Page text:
“They say the real fear with these rides comes from the feeling of having no control.”
This insightful evaluation of the psychology behind roller coaster phobia comes from the blandly nice boyfriend of “Final Destination 3” protagonist Wendy Christensen (Mary Elizabeth Winstead) shortly before he is horrifically killed by a malfunctioning cart system on the ride in question. Like every other main character in the franchise, Wendy experiences a haunting premonition of a fatal accident, which motivates the control freak to evacuate everyone around her from the doomed roller coaster. She manages to rescue everyone but her boyfriend and her best friend, both of whom careen to their untimely demise while Wendy watches helplessly below. It is an unexpectedly striking scene in an assembly-line horror film, an oddity in its disquieting depiction of just how terrifying it can be to realize that you truly have no control.
I actually came to this same conclusion alongside Wendy. As an eleven-year-old plugged into the Internet, I stumbled across the “Final Destination” franchise and was so morbidly fascinated by the premise that I decided to watch it for myself. At that point in my life, my media diet was still heavily restricted to age-appropriate fare: the closest I came to horror was SyFy channel marathons of “The Twilight Zone.” The notion of diving headfirst into such a gory, thrilling film as my first exposure to the genre was enchanting enough that I recorded a showing of the third movie on the family cable box, then watched it at two in the morning so I could erase it before anyone could find out. Needless to say, I was horrified — not by the graphic content, but by the realization that mine and everyone else’s fates were entirely out of my hands.
As an anxious child, this did not sit well with me. I was entirely convinced of my ability to prevent disaster and ensure fortune by staying attuned to my environment and catching onto the universe’s plans before they could be enacted. If I always made sure to look at the clock when the last number was even and recited the exact same prayer before bed every night and touched my stuffed animals in the correct order, I could ward off evil in all of its forms. Unfortunately for my young nerves, the entire “Final Destination” franchise hinges on the premise that no matter how closely you examine the world for signs, no matter how many premonitions you experience, no matter how tightly you hold onto your loved one, you and everyone you know will eventually die. The end we meet may not be so terrifically elaborate or gory, but it will inevitably come.
Confronting this reality as a young girl was initially paralyzing, especially given my insistence that rituals and lucky numbers could protect the people in my life from harm. However, as I began to watch more horror movies, I slowly relaxed into my panic and found that as troubling as it could be, horror was the perfect escape from the ubiquity of death. In the self-contained universe of a “Final Destination” or “Saw” or “Nightmare on Elm Street” entry, I could encounter death in all of its conceivable manifestations and tease out the machinations of the cinematic universe while not understanding those of my own.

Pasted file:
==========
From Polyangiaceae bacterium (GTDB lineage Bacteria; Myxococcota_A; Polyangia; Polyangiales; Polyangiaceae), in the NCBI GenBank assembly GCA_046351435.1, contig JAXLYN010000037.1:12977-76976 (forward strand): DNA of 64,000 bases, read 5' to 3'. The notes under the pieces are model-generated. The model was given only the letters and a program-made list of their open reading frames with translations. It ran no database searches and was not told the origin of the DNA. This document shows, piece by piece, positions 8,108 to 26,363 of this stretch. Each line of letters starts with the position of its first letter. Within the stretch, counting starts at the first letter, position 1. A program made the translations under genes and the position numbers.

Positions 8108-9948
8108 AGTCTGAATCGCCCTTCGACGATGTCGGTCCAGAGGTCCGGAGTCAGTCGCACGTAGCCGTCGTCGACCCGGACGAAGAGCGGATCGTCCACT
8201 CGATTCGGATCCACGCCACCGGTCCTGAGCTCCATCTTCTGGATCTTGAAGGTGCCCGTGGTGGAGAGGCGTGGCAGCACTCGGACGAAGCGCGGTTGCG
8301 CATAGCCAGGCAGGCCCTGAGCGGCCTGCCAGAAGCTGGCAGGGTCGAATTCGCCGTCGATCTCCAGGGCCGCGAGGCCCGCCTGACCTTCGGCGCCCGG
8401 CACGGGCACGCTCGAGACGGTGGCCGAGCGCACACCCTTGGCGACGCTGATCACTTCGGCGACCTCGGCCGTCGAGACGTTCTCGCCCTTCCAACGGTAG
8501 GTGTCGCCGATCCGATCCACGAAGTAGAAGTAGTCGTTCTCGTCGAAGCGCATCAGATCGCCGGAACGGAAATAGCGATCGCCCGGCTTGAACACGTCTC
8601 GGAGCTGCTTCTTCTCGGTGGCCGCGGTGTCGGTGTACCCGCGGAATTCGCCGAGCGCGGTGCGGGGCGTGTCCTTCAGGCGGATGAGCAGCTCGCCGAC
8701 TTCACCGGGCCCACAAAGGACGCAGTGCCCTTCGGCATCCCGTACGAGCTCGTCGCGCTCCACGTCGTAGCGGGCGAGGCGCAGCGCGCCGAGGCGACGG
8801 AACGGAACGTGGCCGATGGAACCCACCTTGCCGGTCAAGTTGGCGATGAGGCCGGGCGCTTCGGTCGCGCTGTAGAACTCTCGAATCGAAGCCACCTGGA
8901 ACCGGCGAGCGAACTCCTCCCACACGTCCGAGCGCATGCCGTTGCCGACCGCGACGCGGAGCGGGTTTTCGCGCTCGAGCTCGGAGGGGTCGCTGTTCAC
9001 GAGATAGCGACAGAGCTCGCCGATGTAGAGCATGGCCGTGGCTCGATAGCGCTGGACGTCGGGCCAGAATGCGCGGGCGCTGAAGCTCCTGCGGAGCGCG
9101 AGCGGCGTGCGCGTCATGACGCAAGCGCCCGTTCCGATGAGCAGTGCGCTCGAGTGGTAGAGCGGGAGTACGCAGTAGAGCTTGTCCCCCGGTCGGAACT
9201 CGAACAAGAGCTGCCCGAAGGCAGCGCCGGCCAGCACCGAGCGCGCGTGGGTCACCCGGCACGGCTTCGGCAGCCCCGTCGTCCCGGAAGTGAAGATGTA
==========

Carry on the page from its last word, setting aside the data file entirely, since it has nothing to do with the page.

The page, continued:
Horror has made this process and the resulting acceptance of death a little more bearable despite the harshness of its real-life applications. When my best friend Gwen died suddenly during our final semester of high school, under circumstances so eerily similar to the aforementioned “Final Destination 3” scene that I considered the film cursed and wouldn’t watch it for years, I felt again immobilized by my lack of control. I was so certain that there was something I could have done to save her, that if I had read the hands of the clock more closely or interpreted my dreams more rigorously, I would have seen this coming and rescued her. Her death was so utterly senseless and cruel, a decision handed down from forces beyond my knowledge and command.
It was my return to the horror genre that allowed me to fully comprehend the arbitrary nature of death and how my preoccupation with control would ultimately do nothing but make me miserable considering where we would all end up. First finding myself in the wailing, grieving characters of Ari Aster’s films, I sank down into the comforting nonsense of surrealism and the jolting ennui of extremism. I watched all of Alan Resnick’s work, which forces the viewer to accept that there is no certainty and that living in constant fear of death is perhaps worse than death itself; these lessons of no reality but the one we create imparted by his “alantutorial” series were especially helpful when the pandemic struck and threatened to revert me back to my clock-watching ways. New wave and new extremity films — along with their less-enlightened American torture porn counterparts — reaffirmed that pain is universal, that nothing we do can buy us more time.
Where these nihilistic messages should have soured my compassion for humanity and general appreciation of life, I instead take solace in them. The entire conceit of horror is exploiting our greatest fears, exposing us to unsafety and expecting us to relinquish our power for ninety minutes. In the universe of the film, we live out the worst things that can ever happen to us, only for the credits to return us to a reality where the best things can happen to us as well. We can control our feelings, our love, our willingness to open ourselves to all the beauty and joy in the world. The real fear of the roller coaster may come from the feeling of no control, but the real thrill comes from the feeling of not needing to control anything at all.